But like PlayStation Plus, every month you get some free games to add to your library, but you only have access to them as long as you’re subscribed to the service. If you cancel your subscription, you lose access to the games, but you can access them again once you’re subscribed (you will always have access to the games you bought regardless of whether you’re subscribed).
The service essentially takes a different approach to solving a similar problem Nintendo solved with the Switch. You want to be able to start playing a game on your TV, but you also want to be able to take it with you when you’re out and about, or while you’re traveling.
Nintendo built a tablet with attachable controllers, Google lets you play in a browser on any computer, or in an app on mobile devices.
And everyone distrusts Google, because, well, it’s Google, but that led many to bash the platform and declare it dead before it even launched. Then it came out and everyone scrutinized every possible flaw and wrote very negative reviews and then moved on, satisfied they’d buried a thing they presumed was already dead.
Then Cyberpunk 2077 came out, and it was terrible on the base PS4 and Xbox One, but ran really well on Stadia. It also came during a time when no one was able to go out and buy a new console because the PS5 and Xbox Series X are constantly out of stock.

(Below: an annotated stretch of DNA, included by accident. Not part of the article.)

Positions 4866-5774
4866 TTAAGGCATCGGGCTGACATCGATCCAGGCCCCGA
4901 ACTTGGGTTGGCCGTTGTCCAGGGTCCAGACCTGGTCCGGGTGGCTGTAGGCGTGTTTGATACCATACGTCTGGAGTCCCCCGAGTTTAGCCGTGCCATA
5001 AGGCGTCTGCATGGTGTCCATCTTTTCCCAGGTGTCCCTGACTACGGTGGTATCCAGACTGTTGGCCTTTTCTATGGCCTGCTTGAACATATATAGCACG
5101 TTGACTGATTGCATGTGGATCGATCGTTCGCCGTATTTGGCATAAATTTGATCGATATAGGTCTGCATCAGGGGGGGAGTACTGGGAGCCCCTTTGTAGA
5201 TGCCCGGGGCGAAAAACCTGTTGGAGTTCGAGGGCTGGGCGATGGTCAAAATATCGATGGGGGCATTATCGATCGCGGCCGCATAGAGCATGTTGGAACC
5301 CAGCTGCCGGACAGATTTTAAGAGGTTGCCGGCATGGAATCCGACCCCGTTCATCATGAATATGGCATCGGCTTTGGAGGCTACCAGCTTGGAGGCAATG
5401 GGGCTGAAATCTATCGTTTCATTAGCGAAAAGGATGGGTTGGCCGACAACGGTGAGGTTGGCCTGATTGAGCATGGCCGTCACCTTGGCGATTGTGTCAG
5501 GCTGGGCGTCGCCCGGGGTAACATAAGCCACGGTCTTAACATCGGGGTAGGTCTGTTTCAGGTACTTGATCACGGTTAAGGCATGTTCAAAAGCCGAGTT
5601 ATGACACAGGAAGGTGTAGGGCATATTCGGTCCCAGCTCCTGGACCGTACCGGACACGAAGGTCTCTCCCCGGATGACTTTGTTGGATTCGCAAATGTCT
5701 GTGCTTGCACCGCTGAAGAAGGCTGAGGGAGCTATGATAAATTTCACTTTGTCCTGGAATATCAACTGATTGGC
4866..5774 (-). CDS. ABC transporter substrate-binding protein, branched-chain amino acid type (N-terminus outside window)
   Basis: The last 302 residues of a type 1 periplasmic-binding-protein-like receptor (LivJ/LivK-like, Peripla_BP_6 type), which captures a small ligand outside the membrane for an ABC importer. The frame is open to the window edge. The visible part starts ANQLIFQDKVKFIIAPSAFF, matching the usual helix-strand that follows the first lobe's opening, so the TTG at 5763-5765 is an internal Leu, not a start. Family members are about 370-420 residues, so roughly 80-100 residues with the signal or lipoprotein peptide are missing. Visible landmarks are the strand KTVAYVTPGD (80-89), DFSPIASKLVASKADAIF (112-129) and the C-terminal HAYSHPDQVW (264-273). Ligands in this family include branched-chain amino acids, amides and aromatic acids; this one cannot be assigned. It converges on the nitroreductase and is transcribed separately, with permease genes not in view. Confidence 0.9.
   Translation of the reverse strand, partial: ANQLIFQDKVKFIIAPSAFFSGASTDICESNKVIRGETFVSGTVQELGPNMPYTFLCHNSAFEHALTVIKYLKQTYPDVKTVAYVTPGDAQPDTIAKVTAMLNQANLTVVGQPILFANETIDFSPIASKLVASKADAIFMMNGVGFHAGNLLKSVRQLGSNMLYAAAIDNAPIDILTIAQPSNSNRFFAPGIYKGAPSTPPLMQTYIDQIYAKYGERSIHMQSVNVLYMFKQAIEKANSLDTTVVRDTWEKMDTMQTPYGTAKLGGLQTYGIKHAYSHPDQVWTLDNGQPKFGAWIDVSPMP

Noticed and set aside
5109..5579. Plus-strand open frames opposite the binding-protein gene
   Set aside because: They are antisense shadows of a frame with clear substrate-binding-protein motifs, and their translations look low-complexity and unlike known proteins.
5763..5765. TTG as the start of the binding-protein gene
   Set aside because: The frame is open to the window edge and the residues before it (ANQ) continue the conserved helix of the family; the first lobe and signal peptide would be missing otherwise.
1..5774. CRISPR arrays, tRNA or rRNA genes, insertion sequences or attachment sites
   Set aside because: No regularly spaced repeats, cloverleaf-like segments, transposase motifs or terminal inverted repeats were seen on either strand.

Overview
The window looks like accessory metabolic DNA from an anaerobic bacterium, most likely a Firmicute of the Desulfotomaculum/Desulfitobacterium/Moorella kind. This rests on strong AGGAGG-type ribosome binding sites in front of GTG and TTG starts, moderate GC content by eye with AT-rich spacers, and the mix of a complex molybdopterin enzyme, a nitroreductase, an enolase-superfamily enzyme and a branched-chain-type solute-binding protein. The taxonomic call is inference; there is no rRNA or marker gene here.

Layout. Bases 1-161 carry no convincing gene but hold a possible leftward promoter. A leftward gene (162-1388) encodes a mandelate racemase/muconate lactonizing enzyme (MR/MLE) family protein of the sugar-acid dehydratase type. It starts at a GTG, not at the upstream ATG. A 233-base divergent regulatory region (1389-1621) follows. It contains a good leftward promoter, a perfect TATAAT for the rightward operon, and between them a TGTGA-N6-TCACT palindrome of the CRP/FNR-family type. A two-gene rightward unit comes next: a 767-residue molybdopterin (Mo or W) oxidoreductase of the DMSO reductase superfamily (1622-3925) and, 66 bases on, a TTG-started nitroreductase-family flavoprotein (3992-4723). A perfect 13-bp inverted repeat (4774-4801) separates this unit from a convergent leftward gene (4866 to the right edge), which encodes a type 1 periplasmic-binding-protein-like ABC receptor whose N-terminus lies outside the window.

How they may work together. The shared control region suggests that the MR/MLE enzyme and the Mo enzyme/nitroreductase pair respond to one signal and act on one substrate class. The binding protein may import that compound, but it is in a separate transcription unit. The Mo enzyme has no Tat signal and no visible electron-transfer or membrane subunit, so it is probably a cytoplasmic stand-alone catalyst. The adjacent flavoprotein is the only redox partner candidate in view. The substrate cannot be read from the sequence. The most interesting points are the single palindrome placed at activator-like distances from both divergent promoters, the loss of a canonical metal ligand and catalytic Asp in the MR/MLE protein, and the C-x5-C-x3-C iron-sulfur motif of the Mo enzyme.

So it ended up being a big win for Stadia. People who had previously bashed the platform had to acknowledge that things were actually looking up. Or they just ignored it altogether, because they’d already spoken on the matter, and they weren’t about to reconsider their harsh review based on new information.
And now Google announced it was closing its internal games studio and everyone went back to saying the platform was dead again.
Is it getting hot and cold in here every few minutes or is it just me?
Anyway, cloud gaming is still in its infancy stage. It was always going to take time for it to catch on, but everyone seems to agree it is the future.
Once Microsoft gets its streaming service, xCloud, up and running everyone who has been down on cloud gaming will suddenly start getting it, because they’ll finally actually give it a chance.
And Microsoft stands to take the cloud gaming scene by storm because of how easily it should work with Game Pass, which is already a great subscription service, in terms of price and what’s on offer. Game Pass and xCloud should combine to become the Netflix of gamin that everyone was expecting Stadia to be.
But honestly, I think xCloud and Stadia can both survive alongside each other, for the same reason digital movies and TV storefronts haven’t disappeared once Netflix rose to prominence.
There’s still the possibility that Stadia evolves into some sort of platform Google sells to companies like Ubisoft, EA and Activision, or pretty much any company not already owned by Microsoft, so they can offer their games in the cloud.
I’m not sure how that would end up taking shape, but it’s a possibility.
I don’t know what the future of the platform is, but so far I like it. It has worked well for me. And the convenience factor is not something to overlook. Especially at a time when the next generation of consoles are so hard to get.
Right now I can’t buy a Playstation 5, but I can play recent releases like Cyberpunk 2077, Assassin’s Creed, Watchdogs Legion, Hitman 3 and Little Nightmares 2 by paying for just the game rather than buying expensive new hardware.
And that’s not nothing.